Marqeta (MQ -1.17%) was a fintech darling when it did an initial public offering (IPO) in early June 2021. The stock briefly rose as much as 40% above its IPO price in mid-November 2021, but since then, the company has not given investors many reasons to cheer. Recently, the company released its second-quarter earnings report, and the stock dropped by 25%. So what bad news could cause such a significant decline?
Here are two reasons why Marqeta crashed after its recent earnings report.
1. Management appears to be abandoning the ship
Despite posting otherwise excellent second-quarter 2022 earnings results, investors were disappointed to hear that founder and Chief Executive Officer Jason Gardner would be stepping down to become executive chairman once the company's board hires a new CEO. Vidya Peters, the company's chief operating officer, is also leaving the company.
Gardner and Peters join a long list of high-level executives who have left the company since its IPO -- a scenario that many investors seem to find disturbing. The other post-IPO departures include Kevin Doerr, the company's former chief product officer; Darren Mowry, the former chief revenue officer; and Philip (Tripp) Faix, the former chief financial officer.
When investors see so much executive turnover slightly over a year after a company's IPO, it can unnerve them, especially when it takes place in a challenging market. In this case, it led to a huge stock sell-off.
2. An unprofitable company facing slower growth ahead
Although Marqeta has been in business since 2010, it is still a relatively early-stage company in the midst of scaling up its business. While it has high growth, the company is still unprofitable -- a major drawback in today's market environment.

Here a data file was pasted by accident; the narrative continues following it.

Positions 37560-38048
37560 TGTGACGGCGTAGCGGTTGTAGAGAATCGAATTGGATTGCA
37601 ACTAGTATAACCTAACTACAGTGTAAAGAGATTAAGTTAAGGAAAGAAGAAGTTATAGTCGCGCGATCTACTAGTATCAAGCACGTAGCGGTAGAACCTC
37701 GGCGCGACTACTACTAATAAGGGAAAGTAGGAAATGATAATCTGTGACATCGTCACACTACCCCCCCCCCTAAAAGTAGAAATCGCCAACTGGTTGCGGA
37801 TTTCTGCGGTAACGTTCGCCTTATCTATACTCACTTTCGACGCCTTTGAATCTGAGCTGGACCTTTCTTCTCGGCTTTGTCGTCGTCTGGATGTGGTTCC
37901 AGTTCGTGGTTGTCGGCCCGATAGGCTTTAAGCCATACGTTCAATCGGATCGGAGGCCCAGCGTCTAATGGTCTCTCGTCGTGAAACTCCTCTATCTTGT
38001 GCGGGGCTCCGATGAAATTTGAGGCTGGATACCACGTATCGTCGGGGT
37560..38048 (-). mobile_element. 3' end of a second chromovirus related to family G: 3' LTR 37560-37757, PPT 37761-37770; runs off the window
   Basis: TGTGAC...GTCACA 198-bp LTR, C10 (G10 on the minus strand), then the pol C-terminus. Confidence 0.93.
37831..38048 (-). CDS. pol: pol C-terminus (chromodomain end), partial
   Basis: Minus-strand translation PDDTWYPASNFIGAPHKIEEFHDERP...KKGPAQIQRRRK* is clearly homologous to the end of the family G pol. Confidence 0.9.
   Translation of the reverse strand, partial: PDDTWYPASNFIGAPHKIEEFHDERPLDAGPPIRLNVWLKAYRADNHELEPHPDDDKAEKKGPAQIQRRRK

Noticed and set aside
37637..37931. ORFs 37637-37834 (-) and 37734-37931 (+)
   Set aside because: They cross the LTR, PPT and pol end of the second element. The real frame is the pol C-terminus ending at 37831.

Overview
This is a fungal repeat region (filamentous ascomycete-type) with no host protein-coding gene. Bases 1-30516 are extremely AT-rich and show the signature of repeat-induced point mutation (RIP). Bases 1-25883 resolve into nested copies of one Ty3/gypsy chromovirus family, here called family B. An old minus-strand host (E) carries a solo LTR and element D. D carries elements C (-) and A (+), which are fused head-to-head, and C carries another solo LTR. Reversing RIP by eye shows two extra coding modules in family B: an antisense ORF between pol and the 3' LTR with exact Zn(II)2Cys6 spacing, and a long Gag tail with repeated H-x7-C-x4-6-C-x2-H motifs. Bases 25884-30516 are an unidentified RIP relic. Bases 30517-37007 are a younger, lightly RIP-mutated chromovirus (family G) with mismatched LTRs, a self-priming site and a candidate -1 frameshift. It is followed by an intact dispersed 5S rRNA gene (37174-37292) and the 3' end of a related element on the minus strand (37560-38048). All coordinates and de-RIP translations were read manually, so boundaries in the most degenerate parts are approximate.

Since rising inflation is especially hard on fast-growing, unprofitable fintech companies, many investors were quick to sell at the first hint that inflation was picking up.
Unfortunately for Marqeta, it went public just inflation began spiking. By December 2021, the consumer price index had risen to 7%, its highest level since the middle of 1982, and exacerbating Marqeta's problem was that its losses were widening. As a result, investors bailed on the stock.
An additional issue for investors is that in the second-quarter earnings report, the company revealed that several high-growth business lines were showing signs of slowing growth, including the buy now, pay later and expense-management segments. Thus, the company has had unfavorable comparisons to last year's outsize growth, which is a prime reason for its reduced revenue growth estimates.
Management announced on its second-quarter 2022 earnings call that revenue for its third quarter would be 36% to 38% year over year, a significant falloff from the Q3 2021 year-over-year revenue growth of 56%. Management also hinted that year-over-year growth could drop further in the fourth quarter.
In this market, investors are not particularly fond of growth companies losing revenue growth momentum -- an additional reason the stock sold off.
Marqeta has long-term trends in its favor
The pandemic spurred consumers to shift away from cash and physical card payments toward money transfers that take place entirely online, also called virtual transfers. Since Marqeta's advanced payment technology enables virtual transfers, it directly benefits from the shift. According to the company, this virtual payment trend remains popular with consumers as the pandemic winds down and is a significant driver of Marqeta's revenue growth, which includes digital banking; buy now, pay later; and on-demand delivery.
Marqeta currently sells at a price-to-sales (P/S) ratio of 7, low considering its P/S valuation range as a public company is between 5.77 and 29.14. If the economy were healthy, this might be an excellent valuation to buy Marqeta, as it has strong growth prospects. Unfortunately, many analysts believe there is at least a 50% chance of a global recession. In the case of a downturn, Marqeta looks overvalued compared to the S&P 500 P/S ratio of 2.65, and the stock could plunge from its current price.
Investors who choose to invest in Marqeta at current prices should be aware that the near term could be very turbulent, and things could get worse before getting better.